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Sheet Primary School

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MATHS

Here are some ideas to help your child at home with maths
 

Counting ideas

  • Practise counting/chanting numbers with your child. When they are confident try starting counting from different numbers.
  • Sing number rhymes together.
  •  Make mistakes when chanting, counting and ordering. Can your child spot it?
  • Count interesting objects together (coins, pasta, buttons etc). Encourage them to move the objects as they count. Progress to counting in 2’s, 5’s, etc.
  • Count things you cannot touch or cannot see (more difficult) such as cars in a car park or number of claps etc.
  • Play games at home such as snakes and ladders, dice games or card games.
  • Look for numbers in the environment. You can spot numbers at home, in the street or out shopping.
  • Cut numbers out from newspapers, magazine, birthday cards. Put the numbers in order.
  • Choose a number of the week e.g. 27. Practise counting on to 27 and from 27. How many places can you spot the number 27?

 

Practising number facts

To become good at mental maths (calculating in their head) children need to be able to recall number facts quickly such as number bonds, doubles, halves, times tables  (upper year two) etc.

  • Find out what number facts your child is learning at school (our weekly news letter always tells you). Try to practise  these facts when you get a few spare minutes such as doubling numbers, near doubles (10 + 11 ), number bonds ( e.g. pairs of number which when added  together make 10), times tables etc.
  • Have a number ‘Fact of the Day’ and pin it up around the house.
  • Play number ping pong. You say a number a number, they reply with how much more is needed to make 10. This can be extended to numbers which total 20, 50, 100, 1000 etc. Encourage your child to answer quickly without using fingers.
  • Use a set of cards and turn over two cards. Ask your child to add them. If they answer them correctly they keep the cards. How many can they get in two minutes? This could be made more challenging by using 3 cards.
  •  Give your child a number fact e.g. 5+3= 8. What else can they find from that fact e.g. 3+5=8 or 8-5= 3 8-3= 5? This could be extended further by 50+30=80 etc.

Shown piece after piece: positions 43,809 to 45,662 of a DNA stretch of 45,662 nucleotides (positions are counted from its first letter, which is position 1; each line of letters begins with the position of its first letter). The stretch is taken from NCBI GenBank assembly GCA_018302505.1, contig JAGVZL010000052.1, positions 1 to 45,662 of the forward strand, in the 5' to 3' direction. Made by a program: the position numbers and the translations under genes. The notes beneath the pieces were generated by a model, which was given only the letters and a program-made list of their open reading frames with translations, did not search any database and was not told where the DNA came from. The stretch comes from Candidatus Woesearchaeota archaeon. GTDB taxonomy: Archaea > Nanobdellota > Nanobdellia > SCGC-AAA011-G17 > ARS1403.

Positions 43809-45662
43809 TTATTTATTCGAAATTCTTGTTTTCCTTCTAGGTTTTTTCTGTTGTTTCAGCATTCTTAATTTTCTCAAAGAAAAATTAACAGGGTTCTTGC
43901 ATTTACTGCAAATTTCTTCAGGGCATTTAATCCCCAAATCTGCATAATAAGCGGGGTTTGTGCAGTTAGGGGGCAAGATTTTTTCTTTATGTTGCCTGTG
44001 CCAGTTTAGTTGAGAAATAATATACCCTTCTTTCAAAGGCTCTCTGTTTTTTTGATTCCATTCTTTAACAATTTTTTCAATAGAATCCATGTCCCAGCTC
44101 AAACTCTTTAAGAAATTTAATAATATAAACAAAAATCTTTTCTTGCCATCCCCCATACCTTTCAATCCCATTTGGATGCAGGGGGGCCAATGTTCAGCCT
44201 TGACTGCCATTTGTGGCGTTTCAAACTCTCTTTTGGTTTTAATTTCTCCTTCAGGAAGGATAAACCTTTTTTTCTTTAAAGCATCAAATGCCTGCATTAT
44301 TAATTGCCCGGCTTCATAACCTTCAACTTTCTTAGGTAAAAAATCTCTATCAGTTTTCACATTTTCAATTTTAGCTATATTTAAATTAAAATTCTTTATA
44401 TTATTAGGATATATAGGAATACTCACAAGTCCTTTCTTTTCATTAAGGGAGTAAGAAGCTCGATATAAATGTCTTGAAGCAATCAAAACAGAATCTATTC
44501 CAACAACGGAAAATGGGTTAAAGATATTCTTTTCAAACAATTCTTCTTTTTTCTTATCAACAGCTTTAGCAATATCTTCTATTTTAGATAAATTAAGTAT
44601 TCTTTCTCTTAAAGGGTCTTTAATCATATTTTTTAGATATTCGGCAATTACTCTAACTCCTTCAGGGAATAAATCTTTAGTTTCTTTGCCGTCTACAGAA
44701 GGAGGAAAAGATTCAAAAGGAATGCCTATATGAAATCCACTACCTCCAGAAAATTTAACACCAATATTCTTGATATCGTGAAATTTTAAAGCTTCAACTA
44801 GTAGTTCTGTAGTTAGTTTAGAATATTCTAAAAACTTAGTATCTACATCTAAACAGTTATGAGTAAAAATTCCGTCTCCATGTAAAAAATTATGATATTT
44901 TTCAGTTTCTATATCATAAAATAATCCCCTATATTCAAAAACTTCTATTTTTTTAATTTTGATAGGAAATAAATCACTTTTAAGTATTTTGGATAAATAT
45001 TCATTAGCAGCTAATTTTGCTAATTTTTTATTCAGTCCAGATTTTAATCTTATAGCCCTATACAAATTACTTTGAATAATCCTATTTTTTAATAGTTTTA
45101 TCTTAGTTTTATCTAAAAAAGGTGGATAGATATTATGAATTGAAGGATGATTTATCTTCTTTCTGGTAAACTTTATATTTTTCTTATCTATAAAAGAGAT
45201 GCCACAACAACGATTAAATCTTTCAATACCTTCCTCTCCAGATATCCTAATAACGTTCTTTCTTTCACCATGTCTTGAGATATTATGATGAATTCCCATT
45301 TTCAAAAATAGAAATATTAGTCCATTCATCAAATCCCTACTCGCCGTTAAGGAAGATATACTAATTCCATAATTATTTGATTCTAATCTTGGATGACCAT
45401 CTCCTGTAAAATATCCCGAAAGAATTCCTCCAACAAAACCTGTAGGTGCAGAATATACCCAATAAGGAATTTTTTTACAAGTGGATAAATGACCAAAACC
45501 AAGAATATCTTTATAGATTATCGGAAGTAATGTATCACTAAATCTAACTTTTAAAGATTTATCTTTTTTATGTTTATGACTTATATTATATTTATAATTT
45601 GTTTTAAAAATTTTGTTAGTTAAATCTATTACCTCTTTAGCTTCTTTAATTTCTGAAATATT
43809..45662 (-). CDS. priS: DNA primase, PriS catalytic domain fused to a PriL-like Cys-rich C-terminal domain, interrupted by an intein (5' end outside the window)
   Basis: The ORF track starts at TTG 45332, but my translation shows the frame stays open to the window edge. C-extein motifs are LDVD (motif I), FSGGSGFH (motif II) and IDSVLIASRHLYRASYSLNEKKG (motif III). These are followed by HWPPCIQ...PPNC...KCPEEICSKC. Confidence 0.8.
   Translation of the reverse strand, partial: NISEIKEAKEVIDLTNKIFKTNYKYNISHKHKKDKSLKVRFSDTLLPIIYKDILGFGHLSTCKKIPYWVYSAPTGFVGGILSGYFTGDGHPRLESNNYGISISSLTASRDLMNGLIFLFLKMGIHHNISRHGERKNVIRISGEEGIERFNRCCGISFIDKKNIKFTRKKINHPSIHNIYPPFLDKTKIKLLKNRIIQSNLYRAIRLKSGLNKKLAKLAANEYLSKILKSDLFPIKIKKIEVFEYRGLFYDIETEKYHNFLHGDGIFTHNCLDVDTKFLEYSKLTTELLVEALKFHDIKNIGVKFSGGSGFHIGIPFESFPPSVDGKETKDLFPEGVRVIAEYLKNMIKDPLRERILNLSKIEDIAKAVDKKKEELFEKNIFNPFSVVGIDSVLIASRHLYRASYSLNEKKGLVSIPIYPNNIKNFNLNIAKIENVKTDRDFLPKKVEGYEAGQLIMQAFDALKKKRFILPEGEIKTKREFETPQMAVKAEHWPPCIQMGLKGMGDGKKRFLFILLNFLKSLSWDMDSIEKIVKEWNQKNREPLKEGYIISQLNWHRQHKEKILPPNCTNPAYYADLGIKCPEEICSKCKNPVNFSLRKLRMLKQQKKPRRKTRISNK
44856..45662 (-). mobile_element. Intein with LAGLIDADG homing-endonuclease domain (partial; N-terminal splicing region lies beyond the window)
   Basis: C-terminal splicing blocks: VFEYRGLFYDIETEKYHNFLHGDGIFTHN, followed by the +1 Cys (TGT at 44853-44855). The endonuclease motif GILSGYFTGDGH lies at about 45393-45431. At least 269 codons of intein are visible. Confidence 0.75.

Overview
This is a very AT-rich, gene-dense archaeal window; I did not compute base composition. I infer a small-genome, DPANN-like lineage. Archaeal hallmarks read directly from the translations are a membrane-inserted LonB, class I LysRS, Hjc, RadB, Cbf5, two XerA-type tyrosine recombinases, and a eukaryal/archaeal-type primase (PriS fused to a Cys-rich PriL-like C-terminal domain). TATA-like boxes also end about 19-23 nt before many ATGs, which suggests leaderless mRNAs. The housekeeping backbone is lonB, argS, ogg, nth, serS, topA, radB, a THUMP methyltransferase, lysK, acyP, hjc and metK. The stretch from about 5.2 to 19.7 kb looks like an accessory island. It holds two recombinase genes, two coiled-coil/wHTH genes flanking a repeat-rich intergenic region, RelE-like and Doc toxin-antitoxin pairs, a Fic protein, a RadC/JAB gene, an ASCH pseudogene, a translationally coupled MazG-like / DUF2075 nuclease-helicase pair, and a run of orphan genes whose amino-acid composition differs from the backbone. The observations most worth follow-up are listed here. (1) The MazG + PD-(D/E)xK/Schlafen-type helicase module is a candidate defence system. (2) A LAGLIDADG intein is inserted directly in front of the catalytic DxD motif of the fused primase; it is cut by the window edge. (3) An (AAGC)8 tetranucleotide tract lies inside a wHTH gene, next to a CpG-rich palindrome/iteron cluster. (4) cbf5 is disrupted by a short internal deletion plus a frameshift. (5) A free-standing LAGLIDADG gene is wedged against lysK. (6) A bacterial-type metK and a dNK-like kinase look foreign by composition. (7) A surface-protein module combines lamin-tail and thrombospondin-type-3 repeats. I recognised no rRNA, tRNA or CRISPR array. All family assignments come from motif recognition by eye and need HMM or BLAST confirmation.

Shapes and measures

  • Choose a 3D shape of the week e.g. a cylinder. Find this shape in the environment (candles, tins etc). Ask your child to describe the shape to you (two circular end faces, curved edges etc).
  • Play ‘guess my shape’. Think of a shape, your child asks a question to try to identify it, but you can only answer ‘YES’ or ‘NO’.
  • Hunt for right angles around your home. Can they spot angles bigger or smaller than 90 degrees?
  • Look for symmetrical objects.  Encourage your child to draw/paint symmetrical patterns.
  • Design a wrapping paper using a repeat pattern.
  • Make a model using recycled rubbish. Ask your child to describe the model and the 3D shapes included in it.
  • Practise measuring the lengths and heights of objects in the home. Remember to use metres or centimetres for this and try different types of rulers. Encourage them to estimate before they measure (make sure they start from 0).
  • Carry out cooking activities with your child and encourage them to weigh out the ingredients. Think about doubling quantities to make a larger amount or halving to make smaller.
  • Look at capacity by discussing and estimating how many litres/millilitres might be in a container? Compare and contrast.
  • Choose food out of the kitchen cupboards. Put them in order of weight by feel alone. Check by looking at the amounts on the packets.
  • Use a stop watch to time how long it takes to do everyday tasks e.g. how long does it take to brush their teeth? Encourage your child to estimate first.

Real life money /time problems

  • Go shopping with your child to buy 2 or 3 items. Ask them to work out the total amount and how much change they will get.
  • Get children to sort out the spare change jar. Sort the coins. How many 2p’s are there? How much do they total?
  • Practise telling the time with your child remembering to use both analogue and digital clocks. Ask your child to be the ‘timekeeper’ e.g. tell us when it is half past four as this is the time for Brownies
  • Plan an activity during the holidays. What time do they need to set off and how much money will they take?
  • Use the TV guide to work out lengths of programmes. Can they work out how long they spend watching TV each day?
  • Use bus timetables. Go on a journey. How long did it take? Did you arrive earlier/later? How much money was the bus ticket?

 

 



Here are some more games to practise maths at home.